Designs revealed for Chipperfield's Edinburgh concert hall

The new music venue will not only provide a modern performance space for Edinburgh but also create a new public place in this somewhat hidden corner of the city
– David Chipperfield

The latest design proposals for David Chipperfield’s 1,000-capacity concert hall in Edinburgh – the city’s first in 100 years – have been publicly revealed for the first time.

The venue, situated behind the historic Dundas House at 36 St Andrew Square, will be the permanent home of the Scottish Chamber Orchestra (SCO) – with a “world class” auditorium and recital and recording space “to rival the best in Europe.”

In addition to chamber music, the venue, called the IMPACT Centre, will also host jazz, folk, rock, pop, electronica and classical performances, as well as solo and song recitals and small dance ensembles. Alongside the main auditorium, there will be two smaller halls with retractable seating to offer different capacity configurations.

The design direction outlined by David Chipperfield Architects, alongside Reiach and Hall Architects, can now be viewed online here.

“We are very excited to be working on the new music venue in a city renowned around the world for its arts and culture,” said Chipperfield. “The setting, within the context of Edinburgh’s historic New Town, is also both stimulating and challenging. The new music venue will not only provide a modern performance space for Edinburgh but also create a new public place in this somewhat hidden corner of the city.”

IMPACT Scotland’s Chair, Sir Ewan Brown, added: “This is an exciting stage in the creation of a vibrant new home for all kinds of music and performance in Edinburgh. We have set the bar high for our design team, asking them to produce a truly modern venue with exceptional acoustics, which also embraces and complements the heritage that surrounds it.

“This is a building being designed from the inside out, with at its heart, a hall offering world-class acoustics for performers and audiences. The design team have concentrated on getting this right, and we are now developing the look of this truly exceptional building and how it will sympathetically enhance its hidden location.”

Adjaye Associates, Richard Murphy, Allies & Morrison, Barozzi Veiga and KPMB were all in contention for the commission, but the vision outlined by Chipperfield's practice was enough to sway the developers of the £45m (US$58.1m, €53.2m) building.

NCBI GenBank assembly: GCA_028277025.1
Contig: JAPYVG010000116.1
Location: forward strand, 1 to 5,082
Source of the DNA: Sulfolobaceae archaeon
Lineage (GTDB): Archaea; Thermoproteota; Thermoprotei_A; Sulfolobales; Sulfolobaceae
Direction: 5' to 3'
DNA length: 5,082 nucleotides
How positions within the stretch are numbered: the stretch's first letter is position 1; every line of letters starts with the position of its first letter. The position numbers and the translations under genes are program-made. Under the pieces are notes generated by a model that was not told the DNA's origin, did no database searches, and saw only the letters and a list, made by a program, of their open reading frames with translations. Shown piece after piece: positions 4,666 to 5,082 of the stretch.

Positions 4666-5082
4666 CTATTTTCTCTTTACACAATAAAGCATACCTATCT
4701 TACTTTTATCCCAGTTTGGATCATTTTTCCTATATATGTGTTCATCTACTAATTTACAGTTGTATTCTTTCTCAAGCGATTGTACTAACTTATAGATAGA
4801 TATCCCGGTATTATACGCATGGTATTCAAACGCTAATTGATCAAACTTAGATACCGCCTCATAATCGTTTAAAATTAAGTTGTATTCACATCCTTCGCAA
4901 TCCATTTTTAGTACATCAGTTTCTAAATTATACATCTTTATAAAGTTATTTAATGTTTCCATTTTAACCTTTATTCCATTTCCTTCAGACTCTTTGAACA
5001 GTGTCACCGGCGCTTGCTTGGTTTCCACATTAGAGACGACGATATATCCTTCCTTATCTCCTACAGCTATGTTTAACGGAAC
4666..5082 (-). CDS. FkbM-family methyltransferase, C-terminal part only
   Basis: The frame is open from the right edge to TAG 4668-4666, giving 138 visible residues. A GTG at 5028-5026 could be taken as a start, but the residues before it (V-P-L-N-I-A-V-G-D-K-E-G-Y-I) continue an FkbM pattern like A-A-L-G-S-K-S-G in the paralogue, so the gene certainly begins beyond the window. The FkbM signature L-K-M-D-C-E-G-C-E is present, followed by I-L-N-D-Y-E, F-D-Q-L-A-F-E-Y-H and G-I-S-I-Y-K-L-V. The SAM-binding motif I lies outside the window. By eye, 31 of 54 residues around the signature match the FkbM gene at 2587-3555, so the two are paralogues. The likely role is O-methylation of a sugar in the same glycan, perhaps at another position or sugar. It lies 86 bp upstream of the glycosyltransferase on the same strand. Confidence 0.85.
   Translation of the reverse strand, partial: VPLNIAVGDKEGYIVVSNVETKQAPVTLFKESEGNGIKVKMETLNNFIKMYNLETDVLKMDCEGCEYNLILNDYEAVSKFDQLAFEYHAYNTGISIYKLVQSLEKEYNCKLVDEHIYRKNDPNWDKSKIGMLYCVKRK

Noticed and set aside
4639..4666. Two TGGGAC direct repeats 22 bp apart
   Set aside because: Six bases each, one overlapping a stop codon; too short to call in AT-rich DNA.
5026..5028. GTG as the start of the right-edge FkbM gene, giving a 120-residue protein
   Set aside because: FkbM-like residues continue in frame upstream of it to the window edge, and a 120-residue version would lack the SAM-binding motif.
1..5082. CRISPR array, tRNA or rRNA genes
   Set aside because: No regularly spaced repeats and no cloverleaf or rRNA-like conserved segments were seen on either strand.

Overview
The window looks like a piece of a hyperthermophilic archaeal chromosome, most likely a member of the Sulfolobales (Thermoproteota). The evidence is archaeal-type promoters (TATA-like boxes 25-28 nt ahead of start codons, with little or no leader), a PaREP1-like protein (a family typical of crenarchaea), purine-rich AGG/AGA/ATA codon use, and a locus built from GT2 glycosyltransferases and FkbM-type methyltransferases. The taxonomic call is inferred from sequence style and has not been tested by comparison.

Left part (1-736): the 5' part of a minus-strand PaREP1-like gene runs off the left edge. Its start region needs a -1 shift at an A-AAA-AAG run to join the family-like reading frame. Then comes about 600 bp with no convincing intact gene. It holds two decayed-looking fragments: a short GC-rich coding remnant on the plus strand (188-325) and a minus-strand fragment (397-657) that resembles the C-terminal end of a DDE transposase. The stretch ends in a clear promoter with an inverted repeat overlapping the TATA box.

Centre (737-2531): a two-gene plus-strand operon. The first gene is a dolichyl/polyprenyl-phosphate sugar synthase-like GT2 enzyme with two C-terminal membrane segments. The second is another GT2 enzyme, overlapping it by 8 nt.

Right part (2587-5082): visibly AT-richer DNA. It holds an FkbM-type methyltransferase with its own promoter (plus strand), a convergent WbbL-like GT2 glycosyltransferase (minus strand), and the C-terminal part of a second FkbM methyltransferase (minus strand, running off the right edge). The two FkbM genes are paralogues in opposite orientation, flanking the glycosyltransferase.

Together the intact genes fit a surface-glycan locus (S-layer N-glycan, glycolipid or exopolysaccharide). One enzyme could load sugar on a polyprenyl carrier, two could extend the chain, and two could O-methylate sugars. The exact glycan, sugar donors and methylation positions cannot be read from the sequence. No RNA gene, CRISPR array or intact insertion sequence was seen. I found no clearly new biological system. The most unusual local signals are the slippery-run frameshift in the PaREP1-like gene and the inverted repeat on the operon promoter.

Chipperfield’s practice are collaborating on the project with acoustic consultants Nagata Associates, who have worked on the Elbe Philharmonic in Hamburg. ARUP, Whitby Mohajer Engineers, Gross.Max Landscape Architects and Theatre Projects are also part of the design team.

The building is planned to be completed by 2020.

The IMPACT Centre
The design team’s architectural concept

“The architectural concept of the new venue is driven by two fundamental forces: the inherent typology and acoustic performance of a performing arts venue, predominantly the main concert hall space itself, and the unique morphology of the site and its wider urban condition.

"By dividing the required functions of the venue into three simple and smaller components it can both perform as a world-class music venue and adapt its external form to respond to the wider city and its immediate surroundings.

“The concert hall space sits at the heart of the site, on axis with George Street. Its required acoustic performance dictates the length, width and height of the space that in turn directly forms the main body and gently curved shape of the building. Two orthogonal ancillary volumes to the north and south relate to the scale of the surrounding buildings and the accumulative growth of Dundas House itself.

“The curved form of the hall volume softens its presence to the rear of Dundas House. Its subtle dynamism provides the new venue with its own identity within the cityscape signifying its important role as a collective gathering space for the enjoyment of music.

“The proposed design is formed of three intersecting volumes. Where the curved shape of the hall addresses the wider city with its distinctive form the venue’s two smaller, lower volumes house the venue’s ancillary functions and reduce the overall mass of the building to anchor it within the scale, geometry and atmosphere of the surrounding streets and neighbouring buildings.

“The intention of the proposed landscape around the IMPACT Centre is that it will become a seamless public space linking the range of different urban conditions around the site with each other and the ground floor of the building. The public realm is to be fully accessible to all people.”

IMPACT Centre  Edinburgh  Scottish Chamber Orchestra  David Chipperfield  Reiach and Hall  Sir Ewan Brown 
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The latest design proposals for David Chipperfield’s 1,000-capacity concert hall in Edinburgh – the city’s first in 100 years – have been publicly revealed for the first time. The venue, situated behind the historic Dundas House at 36 St Andrew Square, will be the permanent home of the Scottish Chamber Orchestra (SCO) – with a “world class” auditorium and recital and recording space “to rival the best in Europe.” In
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In addition to chamber music, the venue will also host jazz, folk, rock, pop, electronica and classical performances, as well as solo and song recitals and small dance ensembles / The IMPACT Centre
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